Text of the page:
Tharoor sahib’s response to Ejaz, in turn, also had two things to say. The first was that Ejaz had missed the apparently evident point that India is a peace-loving nation whose military capabilities are all non-violent and defensive in nature. The second was that, like other Pakistani liberals, Ejaz’s commitment to critical thinking was liable to be overwhelmed by atavistic nationalistic impulses. Or, in the slightly more elegant phraseology of Mr Tharoor, “Indians need to put aside their illusions that there are liberal partners for us on the other side of the border who echo our diagnosis of their plight and share our desire to defenestrate their military. Nor should we be surprised: A Pakistani liberal is, after all, a Pakistani before he is a liberal.”

In the interests of honesty, let me freely concede not only that I found Mr Tharoor’s response to be infuriating but that I said all sorts of rude things about him on Twitter which I probably shouldn’t have said. On the other hand, I’m not sure I want to apologise. For a professional diplomat, Mr Tharoor’s remarks were cretinous in the extreme. In fact, they were probably cretinous by any measure.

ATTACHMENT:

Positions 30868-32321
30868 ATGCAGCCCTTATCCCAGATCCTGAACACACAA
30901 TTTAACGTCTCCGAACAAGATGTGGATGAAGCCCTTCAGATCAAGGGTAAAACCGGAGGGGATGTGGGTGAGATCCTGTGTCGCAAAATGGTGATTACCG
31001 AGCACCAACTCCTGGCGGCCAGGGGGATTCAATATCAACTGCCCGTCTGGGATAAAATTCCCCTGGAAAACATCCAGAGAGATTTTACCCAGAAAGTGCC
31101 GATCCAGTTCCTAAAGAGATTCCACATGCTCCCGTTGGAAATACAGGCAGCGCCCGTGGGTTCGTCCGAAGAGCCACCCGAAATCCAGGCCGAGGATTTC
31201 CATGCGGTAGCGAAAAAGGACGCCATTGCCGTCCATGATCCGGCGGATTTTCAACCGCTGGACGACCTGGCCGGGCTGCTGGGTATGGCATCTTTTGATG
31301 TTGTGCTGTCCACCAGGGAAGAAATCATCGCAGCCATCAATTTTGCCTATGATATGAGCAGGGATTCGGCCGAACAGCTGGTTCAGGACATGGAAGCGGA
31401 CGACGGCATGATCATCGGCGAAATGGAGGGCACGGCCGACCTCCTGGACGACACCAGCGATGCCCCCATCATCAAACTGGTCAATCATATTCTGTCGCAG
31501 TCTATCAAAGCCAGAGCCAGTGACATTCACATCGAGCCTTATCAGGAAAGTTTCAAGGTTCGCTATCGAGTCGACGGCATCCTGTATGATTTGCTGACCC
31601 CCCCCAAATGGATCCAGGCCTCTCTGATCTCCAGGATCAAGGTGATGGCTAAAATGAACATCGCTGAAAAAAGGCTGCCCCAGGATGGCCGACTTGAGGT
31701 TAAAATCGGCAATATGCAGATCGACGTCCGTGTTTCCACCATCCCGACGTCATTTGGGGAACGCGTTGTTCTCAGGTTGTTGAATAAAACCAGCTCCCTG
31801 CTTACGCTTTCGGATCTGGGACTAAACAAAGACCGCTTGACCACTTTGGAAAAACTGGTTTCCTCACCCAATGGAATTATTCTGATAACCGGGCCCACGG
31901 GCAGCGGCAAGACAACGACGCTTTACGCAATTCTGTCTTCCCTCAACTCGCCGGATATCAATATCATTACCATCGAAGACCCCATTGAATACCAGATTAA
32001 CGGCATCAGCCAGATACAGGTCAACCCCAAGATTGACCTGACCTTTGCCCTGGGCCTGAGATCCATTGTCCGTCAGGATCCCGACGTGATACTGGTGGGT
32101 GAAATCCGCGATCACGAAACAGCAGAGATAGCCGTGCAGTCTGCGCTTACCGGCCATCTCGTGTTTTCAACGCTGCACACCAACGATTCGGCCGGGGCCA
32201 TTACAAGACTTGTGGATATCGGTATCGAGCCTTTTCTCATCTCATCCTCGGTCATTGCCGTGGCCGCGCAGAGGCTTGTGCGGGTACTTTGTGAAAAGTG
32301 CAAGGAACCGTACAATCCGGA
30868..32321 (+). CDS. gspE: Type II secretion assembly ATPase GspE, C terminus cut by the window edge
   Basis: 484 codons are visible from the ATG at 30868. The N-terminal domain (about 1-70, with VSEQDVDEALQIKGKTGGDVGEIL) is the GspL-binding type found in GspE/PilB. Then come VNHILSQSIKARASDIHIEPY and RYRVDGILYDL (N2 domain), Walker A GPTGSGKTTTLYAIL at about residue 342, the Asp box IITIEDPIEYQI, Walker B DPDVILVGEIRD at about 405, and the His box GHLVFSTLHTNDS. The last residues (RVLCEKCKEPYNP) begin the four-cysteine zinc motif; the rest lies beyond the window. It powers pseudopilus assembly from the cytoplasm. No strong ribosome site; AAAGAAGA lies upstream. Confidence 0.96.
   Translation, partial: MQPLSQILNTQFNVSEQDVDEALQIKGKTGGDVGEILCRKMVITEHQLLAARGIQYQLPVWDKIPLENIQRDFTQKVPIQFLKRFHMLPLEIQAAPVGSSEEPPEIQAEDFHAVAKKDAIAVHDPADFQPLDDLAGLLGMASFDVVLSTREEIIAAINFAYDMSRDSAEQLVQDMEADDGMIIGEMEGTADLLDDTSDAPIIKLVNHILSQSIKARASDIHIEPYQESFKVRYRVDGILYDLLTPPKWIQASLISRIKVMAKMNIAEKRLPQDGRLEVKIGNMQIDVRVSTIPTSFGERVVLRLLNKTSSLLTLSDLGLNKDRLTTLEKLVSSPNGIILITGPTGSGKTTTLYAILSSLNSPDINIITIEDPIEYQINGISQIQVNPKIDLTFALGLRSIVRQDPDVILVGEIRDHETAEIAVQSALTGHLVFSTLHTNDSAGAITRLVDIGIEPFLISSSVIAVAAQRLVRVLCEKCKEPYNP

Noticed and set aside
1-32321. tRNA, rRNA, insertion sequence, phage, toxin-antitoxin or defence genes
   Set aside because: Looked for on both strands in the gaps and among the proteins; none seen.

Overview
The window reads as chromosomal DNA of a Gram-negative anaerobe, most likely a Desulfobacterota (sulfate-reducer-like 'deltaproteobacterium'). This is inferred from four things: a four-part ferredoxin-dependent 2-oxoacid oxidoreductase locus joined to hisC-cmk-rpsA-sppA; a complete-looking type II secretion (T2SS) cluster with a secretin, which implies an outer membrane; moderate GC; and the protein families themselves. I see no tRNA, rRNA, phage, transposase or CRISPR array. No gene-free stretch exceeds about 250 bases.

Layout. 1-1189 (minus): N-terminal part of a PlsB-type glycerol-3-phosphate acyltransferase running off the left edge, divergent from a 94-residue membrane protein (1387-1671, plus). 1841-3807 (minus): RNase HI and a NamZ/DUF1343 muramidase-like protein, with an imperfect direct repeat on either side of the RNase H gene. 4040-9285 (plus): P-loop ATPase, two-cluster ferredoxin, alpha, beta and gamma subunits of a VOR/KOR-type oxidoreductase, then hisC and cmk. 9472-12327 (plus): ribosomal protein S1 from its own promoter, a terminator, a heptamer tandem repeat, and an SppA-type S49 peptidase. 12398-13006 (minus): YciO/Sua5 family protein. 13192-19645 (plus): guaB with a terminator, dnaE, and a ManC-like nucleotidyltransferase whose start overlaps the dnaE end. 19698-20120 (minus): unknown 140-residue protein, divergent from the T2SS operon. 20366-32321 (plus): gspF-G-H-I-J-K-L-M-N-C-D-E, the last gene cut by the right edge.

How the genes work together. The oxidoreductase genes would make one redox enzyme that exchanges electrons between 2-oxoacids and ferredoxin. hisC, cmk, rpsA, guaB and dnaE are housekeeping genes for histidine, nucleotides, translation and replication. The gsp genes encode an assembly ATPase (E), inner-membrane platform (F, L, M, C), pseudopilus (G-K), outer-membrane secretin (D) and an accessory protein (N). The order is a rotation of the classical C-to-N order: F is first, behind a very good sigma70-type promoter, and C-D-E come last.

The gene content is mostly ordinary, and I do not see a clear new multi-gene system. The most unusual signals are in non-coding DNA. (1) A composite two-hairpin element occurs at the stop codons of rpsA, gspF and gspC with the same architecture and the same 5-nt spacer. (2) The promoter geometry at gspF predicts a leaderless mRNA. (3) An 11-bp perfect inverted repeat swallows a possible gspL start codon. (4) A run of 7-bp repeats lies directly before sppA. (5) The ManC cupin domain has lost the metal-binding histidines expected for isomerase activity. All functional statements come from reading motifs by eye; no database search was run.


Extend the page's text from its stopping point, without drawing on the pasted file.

Let us begin with the wide-eyed protestations of geostrategic innocence, the casual assertion that India has no hegemonic ambitions, regional or otherwise. Any diplomat who actually believed that would normally be classified as hopelessly naïve. Since Mr Tharoor is no naïf, the conclusion is that he is being economical with the truth. India does see itself as a major power, both economically and militarily; just ask the Sri Lankans or the Nepalese. Or better still, ask the Mandarins from India’s ministry of external affairs arguing that India deserves to be a permanent member of the UN Security Council.